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tom kilner

clutch anti-seize device

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Pictured is my custom anti seize device.

It took quite a while to raise the back end safely to use the brakes to free the clutch - last time I just used the starter but it wasn't strong enough this time ). Earth floor...

I believe the cable is no more fatigued by being under constant tension for a month or so,  although I'm happy to take advice on the clutch springs.

A couple of details I would like some advice on- there appears to be no braking from the pedal on the back right wheel (rear axle jacked up to free off the clutch) and on the road the brakes pull in an unpredictable way. The same wheel doesn't run very true either (still off the ground) although the bearings and links feel OK.

Any advice welcome - thanks.

Tom

2018-02-08 14.07.22.jpg

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Not too sure about that cable being under constant tension. If the cars up on stands. Start her up every couple of weeks and run her in gear. This will also help prevent the water pump from leaking by running the engine until up to normal temperature for a while. Have you checked the drive shafts and to see if the wheel is true.

 

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Thanks John - took me a couple of months to change the cambelt  hence the rusty clutch plates - now the back's on stands (well, bricks) I thought I'd grease the ujs - sadly not a nipple  in sight. All feels tight though so I wonder if the wobbly wheel is the wheel itself.

Can the ujs be lubed at all otherwise? maybe a little squit with grease-in-a-can to prevent moisture ingress?

I ride over the old Severn bridge every week so I'm happy with cables under tension (although not all the engineers working there are,  but then those cables are 50 years old and a bit rusty). It seems it's the stress/unstress cycle that causes fatigue. The clutch springs being compressed though might set them a little weaker. Also the plates being separated could lead to more general rust on the flywheel.

I will report back on that one.

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All fine with the above, but with that constant stress on the cable it's going to stretch and will require regular adjustment. They are also prone to snap at the nipple on the fork.

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Good point re:stretching.

I will start it every few weeks as also it helps dry out the exhaust. When the roads are dry I'll go for a spin too.

Any suggestion as to the random braking and unaffected rear wheel?

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Isn't the cable under constant tension anyway? It is on my S2 with the Getrag - cant remember what is is like on the S1as I've not had a road worthy one in about 15 years.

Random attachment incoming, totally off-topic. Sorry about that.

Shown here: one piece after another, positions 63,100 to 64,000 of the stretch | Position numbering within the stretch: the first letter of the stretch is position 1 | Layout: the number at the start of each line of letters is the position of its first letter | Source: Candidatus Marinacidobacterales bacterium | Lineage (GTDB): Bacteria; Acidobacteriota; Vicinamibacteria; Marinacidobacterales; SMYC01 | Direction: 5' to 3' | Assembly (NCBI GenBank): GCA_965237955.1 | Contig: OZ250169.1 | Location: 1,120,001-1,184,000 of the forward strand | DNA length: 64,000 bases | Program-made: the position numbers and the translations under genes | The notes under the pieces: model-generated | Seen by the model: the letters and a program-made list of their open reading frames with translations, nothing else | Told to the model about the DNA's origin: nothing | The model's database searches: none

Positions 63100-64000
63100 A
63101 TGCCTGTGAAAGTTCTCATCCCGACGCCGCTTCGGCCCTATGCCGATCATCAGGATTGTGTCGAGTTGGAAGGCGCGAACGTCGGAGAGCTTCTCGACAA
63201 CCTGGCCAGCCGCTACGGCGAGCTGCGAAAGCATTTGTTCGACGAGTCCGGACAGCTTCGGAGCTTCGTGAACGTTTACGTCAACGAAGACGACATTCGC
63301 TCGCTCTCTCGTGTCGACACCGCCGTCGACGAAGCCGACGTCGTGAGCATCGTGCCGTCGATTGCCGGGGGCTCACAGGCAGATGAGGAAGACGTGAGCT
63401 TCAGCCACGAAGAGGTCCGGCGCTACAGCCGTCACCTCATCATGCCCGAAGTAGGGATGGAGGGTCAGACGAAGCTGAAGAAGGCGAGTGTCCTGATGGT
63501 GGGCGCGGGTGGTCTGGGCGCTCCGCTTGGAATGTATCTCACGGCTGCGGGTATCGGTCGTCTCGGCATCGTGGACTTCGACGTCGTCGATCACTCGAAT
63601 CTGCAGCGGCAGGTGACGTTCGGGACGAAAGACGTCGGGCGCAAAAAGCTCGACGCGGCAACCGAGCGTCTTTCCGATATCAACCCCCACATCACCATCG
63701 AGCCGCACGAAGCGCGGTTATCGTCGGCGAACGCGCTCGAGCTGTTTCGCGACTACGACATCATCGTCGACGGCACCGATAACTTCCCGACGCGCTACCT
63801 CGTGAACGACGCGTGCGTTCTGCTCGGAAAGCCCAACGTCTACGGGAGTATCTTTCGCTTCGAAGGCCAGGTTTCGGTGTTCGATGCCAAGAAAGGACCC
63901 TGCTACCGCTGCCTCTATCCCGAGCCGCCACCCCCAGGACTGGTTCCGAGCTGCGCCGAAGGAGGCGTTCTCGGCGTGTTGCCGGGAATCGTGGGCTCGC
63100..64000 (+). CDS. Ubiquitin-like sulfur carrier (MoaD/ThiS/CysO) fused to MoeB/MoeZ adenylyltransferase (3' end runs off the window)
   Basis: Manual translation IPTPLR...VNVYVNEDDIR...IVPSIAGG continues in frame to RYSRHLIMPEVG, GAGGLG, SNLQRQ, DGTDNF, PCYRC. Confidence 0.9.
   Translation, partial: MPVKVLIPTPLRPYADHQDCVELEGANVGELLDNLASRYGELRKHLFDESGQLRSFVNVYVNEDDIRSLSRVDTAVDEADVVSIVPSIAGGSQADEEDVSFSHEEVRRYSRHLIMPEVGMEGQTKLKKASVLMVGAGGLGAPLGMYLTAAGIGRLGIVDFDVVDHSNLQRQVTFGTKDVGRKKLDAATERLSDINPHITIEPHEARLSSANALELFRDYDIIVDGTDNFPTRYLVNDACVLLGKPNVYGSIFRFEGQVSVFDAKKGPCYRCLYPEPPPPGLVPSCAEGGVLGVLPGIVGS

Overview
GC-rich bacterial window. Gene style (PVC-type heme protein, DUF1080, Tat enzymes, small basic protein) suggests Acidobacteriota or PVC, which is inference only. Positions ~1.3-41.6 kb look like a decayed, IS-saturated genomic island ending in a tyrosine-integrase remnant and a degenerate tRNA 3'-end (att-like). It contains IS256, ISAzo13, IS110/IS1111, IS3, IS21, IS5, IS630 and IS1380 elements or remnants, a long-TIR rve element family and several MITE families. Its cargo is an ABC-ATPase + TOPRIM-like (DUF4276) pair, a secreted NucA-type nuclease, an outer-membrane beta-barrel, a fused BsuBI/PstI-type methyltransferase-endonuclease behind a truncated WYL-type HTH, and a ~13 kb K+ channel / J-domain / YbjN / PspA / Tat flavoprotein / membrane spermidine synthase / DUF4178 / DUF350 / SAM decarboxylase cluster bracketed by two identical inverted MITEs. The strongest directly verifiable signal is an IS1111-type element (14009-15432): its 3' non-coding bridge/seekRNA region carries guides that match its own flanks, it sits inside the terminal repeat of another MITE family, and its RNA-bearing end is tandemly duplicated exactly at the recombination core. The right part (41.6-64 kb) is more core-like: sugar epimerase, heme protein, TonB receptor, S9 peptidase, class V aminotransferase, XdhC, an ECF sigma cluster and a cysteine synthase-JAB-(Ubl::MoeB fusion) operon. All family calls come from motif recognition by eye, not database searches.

I suspect you have a sticky rear wheel cylinder. This happens on cars that don't move often. Could also be the handbrake mechanism, but until you pop the drums off for a look you wont know which.

Don't bother trying to lube sealed unit UJ's - its a waste of time - I have tried and failed in the past. Prising the seal open means it'll never sit back in place properly again and it just chucks the lubricant out as it rotates. Cheap and easy(ish) to replace with new ones. Its handy to have a spare pair of shafts on the bench to swap in and out as required if your using the car a lot or if your heavy with your right foot.

I used to get a seizing clutch on my excel. Regular use is key.

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So when you say "pop the drums off" dunc  I can do just that?  I'm scared of the talk I see of dropping the diff... I don't mind undoing some bolts and pulling a drum apart,  even replacing a slave cylinder or two,  it's the preparation that scares me.

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Drums aren't to bad to do Tom, the issue comes when trying to adjust hand brake cables on the cross over piece. I f you do go ahead and pull the drums, make sure to give the wheel cylinders a look at so that they have not seized on the slides. Have fun.

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You can inspect the cylinders with the drums off. This way you can see if the wheel cylinder is moving and get at it with the persuader/grips. It is tricky to replace the cylinders, but you don't need to drop the diff.

On mine, the piston on the wheel cylinder wouldn't come out even on the bench vice. The wheel cylinder itself needed replacement, which can be a faff as your dealing with ancient brake pipes/unions.

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